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Political Mercury

Steve King makes his case for re-election to Congress


Protecting the unborn.

Congressman Steve King, R-Iowa, is pictured with supporters following a decisive re-election win in 2012. King is seeking re-election this November in a district in which he has dominated at the polls. (Photo courtesy of Carroll Daily Times Herald)

In answering a wide-open question about what he’d most like to see associated with his re-election campaign, U.S. Rep. Steve King, R-Kiron, didn’t hesitate in spotlighting the anti-abortion beliefs that motivated the now eight-term congressman to enter politics more than two decades ago.

“I think people know what I stand for,” King said in an interview with this newspaper. “One is the heartbeat bill.”

King, who has authored that legislation — The Federal Heartbeat Protection Act (HR490) — in the U.S. House, said physicians should be mandated to check for a heartbeat in a baby before performing an abortion.

“If a heartbeat can be detected, the baby is protected,” King said. “We know that’s life. The Knights of Columbus have put up billboards all over this country by the thousands to say, ‘Abortion stops a beating heart.’ ”

Prep Iowa

King said he is positioning the heartbeat legislation to take advantage of what he expects to be a more conservative U.S. Supreme Court.

“We don’t have time to wait,” he said. “If we wait until the court is favorable, we have to take onto our conscience a million perfect little babies every year until we can get this court to turn around again.”

King said the abortion stance is reflective of a cultural connectivity he shares with western and central Iowans.
“The positions I’ve taken are utterly consistent with a significant majority of the people all across the 4th District,” King said.

King said Iowans in the 39-county sweep he represents in Washington, D.C., should “count their blessings.”
“I mean that from an economic standpoint especially,” he said.

He said Iowa is the No. 1 state in which to live, a reference to a February U.S. News & World Report piece giving Iowa top-tier reviews on education, infrastructure and other qualities.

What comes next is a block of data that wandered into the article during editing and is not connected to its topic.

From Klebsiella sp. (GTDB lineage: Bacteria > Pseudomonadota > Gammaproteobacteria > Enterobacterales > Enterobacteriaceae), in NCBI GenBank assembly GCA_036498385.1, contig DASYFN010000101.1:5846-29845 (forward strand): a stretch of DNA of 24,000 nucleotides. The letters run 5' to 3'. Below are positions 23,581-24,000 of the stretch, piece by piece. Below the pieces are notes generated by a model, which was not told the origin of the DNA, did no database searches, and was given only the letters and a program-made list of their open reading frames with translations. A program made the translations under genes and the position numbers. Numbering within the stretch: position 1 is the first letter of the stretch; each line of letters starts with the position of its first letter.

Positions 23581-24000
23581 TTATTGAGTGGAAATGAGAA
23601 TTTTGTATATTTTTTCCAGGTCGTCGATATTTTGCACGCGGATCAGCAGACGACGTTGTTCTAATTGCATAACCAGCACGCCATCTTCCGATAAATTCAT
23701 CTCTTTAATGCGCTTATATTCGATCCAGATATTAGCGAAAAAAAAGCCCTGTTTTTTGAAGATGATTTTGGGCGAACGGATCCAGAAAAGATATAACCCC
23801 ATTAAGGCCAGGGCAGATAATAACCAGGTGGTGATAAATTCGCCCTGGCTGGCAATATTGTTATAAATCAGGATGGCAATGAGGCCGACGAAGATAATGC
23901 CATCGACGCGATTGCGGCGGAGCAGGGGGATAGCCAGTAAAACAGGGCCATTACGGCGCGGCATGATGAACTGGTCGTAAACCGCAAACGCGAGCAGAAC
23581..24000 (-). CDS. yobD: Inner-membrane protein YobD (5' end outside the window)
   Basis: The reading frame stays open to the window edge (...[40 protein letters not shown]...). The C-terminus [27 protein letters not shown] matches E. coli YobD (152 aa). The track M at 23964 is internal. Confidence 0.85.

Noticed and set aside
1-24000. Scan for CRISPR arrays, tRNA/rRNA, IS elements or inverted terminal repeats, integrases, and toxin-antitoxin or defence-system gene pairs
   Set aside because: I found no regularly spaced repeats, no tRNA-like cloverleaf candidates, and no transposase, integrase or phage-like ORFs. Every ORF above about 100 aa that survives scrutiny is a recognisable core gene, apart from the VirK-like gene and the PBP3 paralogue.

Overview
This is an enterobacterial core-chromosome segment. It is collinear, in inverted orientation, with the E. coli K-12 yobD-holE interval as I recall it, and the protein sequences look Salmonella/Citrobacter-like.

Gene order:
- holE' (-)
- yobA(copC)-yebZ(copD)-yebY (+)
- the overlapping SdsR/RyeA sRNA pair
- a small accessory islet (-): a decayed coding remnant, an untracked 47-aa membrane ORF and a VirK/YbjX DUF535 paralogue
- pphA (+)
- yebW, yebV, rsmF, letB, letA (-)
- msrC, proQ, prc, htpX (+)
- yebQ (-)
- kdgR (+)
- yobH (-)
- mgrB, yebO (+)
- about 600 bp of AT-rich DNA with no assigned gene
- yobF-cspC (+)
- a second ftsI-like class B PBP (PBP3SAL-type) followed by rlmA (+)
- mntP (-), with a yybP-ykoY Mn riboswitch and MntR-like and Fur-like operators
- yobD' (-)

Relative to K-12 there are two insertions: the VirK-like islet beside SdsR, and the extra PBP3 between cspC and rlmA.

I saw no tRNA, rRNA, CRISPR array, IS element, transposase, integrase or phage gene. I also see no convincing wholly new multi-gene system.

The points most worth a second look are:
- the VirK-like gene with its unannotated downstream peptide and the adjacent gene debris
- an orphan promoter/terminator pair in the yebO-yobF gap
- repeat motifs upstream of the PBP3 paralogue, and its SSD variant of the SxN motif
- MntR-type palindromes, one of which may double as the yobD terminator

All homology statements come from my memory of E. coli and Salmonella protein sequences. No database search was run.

Specifically, he said he has helped deliver on a promise to four-lane U.S. Highway 20 across the state.

“We will cut the ribbon on that before the election in November, because politics trumps bad weather,” King said.
What’s more, he said, Iowa is the No. 1 renewable-energy-producing district in the nation with biofuels, wind energy and solar.

“We have development, and we have growth,” he said. “There’s a lot that is happening that is good.”

King said he understands his district as well as anyone, as he’s met with people in each of its 382 cities and remains in touch. Either King himself or his staff visit all of the cities annually, he said.

King, a construction company owner who said he vividly recalls living in rural Iowa during the farm crisis of the 1980s, said he’s highly concerned about the effects on ag markets of President Trump’s $50 billion in tariffs on Chinese imports. The Chinese quickly struck back on the U.S. agricultural economy.

“If Tom Clancy were alive today writing a novel about a trade war, how it begins and how it plays out, we would be in about chapter two right now in reality,” King said. “And the trade war now has begun, and it could be dialed back. I hope it is. Having said that, I never would have put the tariffs on steel and aluminum that were put on. We have to play it out now, because that decision is made.”

The congressman, who serves on the House Agriculture Committee, said retaliatory tariffs from China were predictable.

King said he has talked directly with President Trump; Larry Kudlow, director of the National Economic Council; and Peter Navarro, the chief of the president’s National Trade Council, on the tariffs and American agriculture.

“These guys are people I am dealing with one on one,” he said.

King said the United States should pursue a host of bilateral trade agreements, adding he is encouraged that Trump may be reconsidering the Trans-Pacific Partnership. The TPP, which Trump scuttled after winning the White House, is a trade pact involving 12 nations, including the United States, that border the Pacific Ocean and represent 40 percent of the world’s economic output.

Former Iowa Govs. Tom Vilsack, a Democrat, and Terry Branstad, a Republican, strongly endorsed the TPP as vital for Iowa agricultural trade.

“I’m a strong supporter of the Trans-Pacific Partnership,” King said.

King faces a GOP primary challenge against little-known, and lightly funded, Cyndi Hanson of Sioux City, the top administrator at the South Sioux City campus of Northeast Nebraska Community College. ♦

Douglas Burns is a fourth-generation Iowa newspaperman. He and his family own and publish newspapers in Carroll, Jefferson and other neighboring communities.

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